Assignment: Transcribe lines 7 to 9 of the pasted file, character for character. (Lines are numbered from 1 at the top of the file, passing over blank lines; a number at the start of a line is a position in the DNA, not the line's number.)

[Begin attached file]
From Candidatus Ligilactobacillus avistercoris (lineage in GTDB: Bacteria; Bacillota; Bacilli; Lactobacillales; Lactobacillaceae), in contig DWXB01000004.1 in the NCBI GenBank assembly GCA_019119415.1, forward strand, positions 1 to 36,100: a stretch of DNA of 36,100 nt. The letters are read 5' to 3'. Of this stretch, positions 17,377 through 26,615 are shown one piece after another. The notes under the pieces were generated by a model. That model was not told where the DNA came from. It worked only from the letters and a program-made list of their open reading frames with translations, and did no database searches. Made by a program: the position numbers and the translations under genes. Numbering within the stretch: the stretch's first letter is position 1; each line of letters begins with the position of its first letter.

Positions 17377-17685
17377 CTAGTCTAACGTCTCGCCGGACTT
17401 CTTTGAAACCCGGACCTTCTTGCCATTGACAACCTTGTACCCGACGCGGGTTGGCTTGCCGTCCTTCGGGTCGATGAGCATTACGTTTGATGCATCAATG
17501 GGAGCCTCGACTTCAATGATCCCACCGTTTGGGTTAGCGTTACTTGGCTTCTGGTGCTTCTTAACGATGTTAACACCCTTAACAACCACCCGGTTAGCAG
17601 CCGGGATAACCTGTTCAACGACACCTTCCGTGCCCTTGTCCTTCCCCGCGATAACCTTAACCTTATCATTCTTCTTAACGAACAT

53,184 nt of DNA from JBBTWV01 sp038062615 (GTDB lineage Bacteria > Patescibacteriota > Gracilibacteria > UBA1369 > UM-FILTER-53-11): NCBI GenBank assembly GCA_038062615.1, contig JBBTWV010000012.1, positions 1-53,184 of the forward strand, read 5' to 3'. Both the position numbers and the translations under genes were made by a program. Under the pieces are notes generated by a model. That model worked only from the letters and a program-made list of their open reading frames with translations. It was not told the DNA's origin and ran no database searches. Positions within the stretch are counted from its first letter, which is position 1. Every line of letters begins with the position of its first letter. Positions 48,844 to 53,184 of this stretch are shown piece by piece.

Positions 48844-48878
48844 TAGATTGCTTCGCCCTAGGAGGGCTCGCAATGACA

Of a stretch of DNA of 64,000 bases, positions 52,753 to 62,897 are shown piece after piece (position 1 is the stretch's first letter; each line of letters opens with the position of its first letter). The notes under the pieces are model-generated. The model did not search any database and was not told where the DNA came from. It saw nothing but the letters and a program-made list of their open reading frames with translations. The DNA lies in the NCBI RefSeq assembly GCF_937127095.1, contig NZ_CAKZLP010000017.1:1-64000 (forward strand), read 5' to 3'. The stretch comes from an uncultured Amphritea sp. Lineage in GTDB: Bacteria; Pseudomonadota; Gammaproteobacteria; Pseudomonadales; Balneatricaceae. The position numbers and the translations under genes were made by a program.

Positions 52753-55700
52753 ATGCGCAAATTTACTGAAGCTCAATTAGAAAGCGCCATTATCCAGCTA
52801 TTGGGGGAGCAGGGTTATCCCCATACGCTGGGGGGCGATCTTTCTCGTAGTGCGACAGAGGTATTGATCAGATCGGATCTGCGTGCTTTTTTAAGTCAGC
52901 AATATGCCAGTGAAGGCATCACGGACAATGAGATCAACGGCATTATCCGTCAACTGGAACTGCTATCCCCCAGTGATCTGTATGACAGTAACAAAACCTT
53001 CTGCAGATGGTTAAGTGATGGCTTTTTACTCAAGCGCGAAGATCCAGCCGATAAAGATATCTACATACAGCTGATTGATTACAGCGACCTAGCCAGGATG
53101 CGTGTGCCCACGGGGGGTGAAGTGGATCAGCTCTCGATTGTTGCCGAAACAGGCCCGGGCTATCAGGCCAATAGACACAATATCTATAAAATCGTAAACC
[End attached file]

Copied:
53,184 nt of DNA from JBBTWV01 sp038062615 (GTDB lineage Bacteria > Patescibacteriota > Gracilibacteria > UBA1369 > UM-FILTER-53-11): NCBI GenBank assembly GCA_038062615.1, contig JBBTWV010000012.1, positions 1-53,184 of the forward strand, read 5' to 3'. Both the position numbers and the translations under genes were made by a program. Under the pieces are notes generated by a model. That model worked only from the letters and a program-made list of their open reading frames with translations. It was not told the DNA's origin and ran no database searches. Positions within the stretch are counted from its first letter, which is position 1. Every line of letters begins with the position of its first letter. Positions 48,844 to 53,184 of this stretch are shown piece by piece.

Positions 48844-48878
48844 TAGATTGCTTCGCCCTAGGAGGGCTCGCAATGACA